Power consumption is measured at the wall with a blank Word document open and the monitor on as bright as it can go.
In comparison to the other three monitors we've had the pleasure of reviewing, the ASUS PB287Q consumes the most power. However, this isn't exactly a fair comparison as the other three monitors were all 1080p models.
This 4K monitor is larger and has four times the amount of pixels to drive as the other monitors.
We use a LX1010B light meter to measure brightness in Lux. The monitor is placed in the center of the screen on a blank Word document with the monitor at full brightness.
As you can see in the chart above, the PB287Q produced a middle-of-the-road score of 377 Lux. It's not the lowest we've seen, but it is in the bottom half of the pack. It should be noted, however, that 377 Lux is more than plenty for most tasks. Quite frankly, the 541 Lux of the AOC G2460 was absolutely blinding as tuned to its maximum settings.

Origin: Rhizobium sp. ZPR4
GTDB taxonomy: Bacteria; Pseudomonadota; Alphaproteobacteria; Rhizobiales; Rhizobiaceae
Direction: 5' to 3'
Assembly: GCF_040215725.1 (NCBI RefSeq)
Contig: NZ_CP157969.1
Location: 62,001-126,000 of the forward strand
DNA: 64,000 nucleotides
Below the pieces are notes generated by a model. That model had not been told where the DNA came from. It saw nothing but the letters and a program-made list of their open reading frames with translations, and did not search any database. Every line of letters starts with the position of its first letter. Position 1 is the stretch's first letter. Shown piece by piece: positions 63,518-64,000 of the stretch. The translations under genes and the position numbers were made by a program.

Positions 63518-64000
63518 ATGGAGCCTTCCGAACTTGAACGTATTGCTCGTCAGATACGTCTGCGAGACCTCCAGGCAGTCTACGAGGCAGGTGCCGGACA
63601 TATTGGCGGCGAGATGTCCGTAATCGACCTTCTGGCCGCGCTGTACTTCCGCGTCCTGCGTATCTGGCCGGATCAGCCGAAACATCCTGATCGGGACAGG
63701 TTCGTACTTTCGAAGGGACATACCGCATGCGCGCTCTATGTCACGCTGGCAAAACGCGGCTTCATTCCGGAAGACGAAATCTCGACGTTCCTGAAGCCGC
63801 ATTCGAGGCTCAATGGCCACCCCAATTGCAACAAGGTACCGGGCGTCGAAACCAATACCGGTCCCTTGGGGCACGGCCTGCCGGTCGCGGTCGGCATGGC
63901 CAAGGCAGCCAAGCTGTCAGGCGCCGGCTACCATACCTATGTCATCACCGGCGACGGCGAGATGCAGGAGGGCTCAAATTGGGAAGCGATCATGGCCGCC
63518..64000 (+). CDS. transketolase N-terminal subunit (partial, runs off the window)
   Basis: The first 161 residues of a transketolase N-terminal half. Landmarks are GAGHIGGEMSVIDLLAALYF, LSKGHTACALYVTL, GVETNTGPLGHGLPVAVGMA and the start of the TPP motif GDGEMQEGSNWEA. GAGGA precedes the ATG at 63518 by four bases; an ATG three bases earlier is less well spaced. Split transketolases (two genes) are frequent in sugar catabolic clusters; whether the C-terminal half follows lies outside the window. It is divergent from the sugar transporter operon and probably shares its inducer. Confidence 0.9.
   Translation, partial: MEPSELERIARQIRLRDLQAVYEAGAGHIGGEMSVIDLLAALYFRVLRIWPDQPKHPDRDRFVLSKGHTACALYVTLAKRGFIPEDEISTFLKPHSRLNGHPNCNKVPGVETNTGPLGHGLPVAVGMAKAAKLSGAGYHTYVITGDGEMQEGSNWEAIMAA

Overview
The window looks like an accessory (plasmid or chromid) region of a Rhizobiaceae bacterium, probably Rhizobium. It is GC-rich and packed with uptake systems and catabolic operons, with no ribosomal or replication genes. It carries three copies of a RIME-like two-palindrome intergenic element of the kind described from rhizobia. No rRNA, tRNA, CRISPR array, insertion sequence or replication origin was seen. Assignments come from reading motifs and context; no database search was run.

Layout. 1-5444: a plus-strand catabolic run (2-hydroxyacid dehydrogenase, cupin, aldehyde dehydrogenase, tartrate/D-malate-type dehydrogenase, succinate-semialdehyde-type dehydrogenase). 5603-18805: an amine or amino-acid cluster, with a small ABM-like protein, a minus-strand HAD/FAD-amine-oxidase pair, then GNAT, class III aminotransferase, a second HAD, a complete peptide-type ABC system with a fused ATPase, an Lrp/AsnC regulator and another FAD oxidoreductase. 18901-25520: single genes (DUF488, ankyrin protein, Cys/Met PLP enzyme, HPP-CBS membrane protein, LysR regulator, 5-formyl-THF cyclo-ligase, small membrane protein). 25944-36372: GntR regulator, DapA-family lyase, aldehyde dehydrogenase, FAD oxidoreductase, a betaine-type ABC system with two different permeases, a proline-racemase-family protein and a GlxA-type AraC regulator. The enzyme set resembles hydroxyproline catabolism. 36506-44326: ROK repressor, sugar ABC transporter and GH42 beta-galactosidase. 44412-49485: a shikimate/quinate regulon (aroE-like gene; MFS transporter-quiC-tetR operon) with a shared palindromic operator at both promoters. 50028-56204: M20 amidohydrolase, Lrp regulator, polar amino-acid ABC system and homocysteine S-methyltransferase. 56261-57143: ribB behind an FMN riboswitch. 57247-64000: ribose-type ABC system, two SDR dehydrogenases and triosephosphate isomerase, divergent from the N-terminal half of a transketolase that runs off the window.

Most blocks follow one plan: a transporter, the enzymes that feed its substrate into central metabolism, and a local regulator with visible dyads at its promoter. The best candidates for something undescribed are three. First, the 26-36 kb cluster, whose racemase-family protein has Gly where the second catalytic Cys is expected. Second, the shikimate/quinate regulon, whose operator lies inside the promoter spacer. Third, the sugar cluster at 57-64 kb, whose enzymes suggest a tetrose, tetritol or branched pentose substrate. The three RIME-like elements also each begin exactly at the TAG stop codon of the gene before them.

We use this as a way to measure a monitor's efficiency. It is simply the monitor's brightness divided by its power draw.
As you can see above, the PB287Q produces a paltry 10.2 Lux-per-Watt. Again, this isn't the fairest of comparisons, so we'll hold off our judgment of efficiency until we get more 4K displays in for review.
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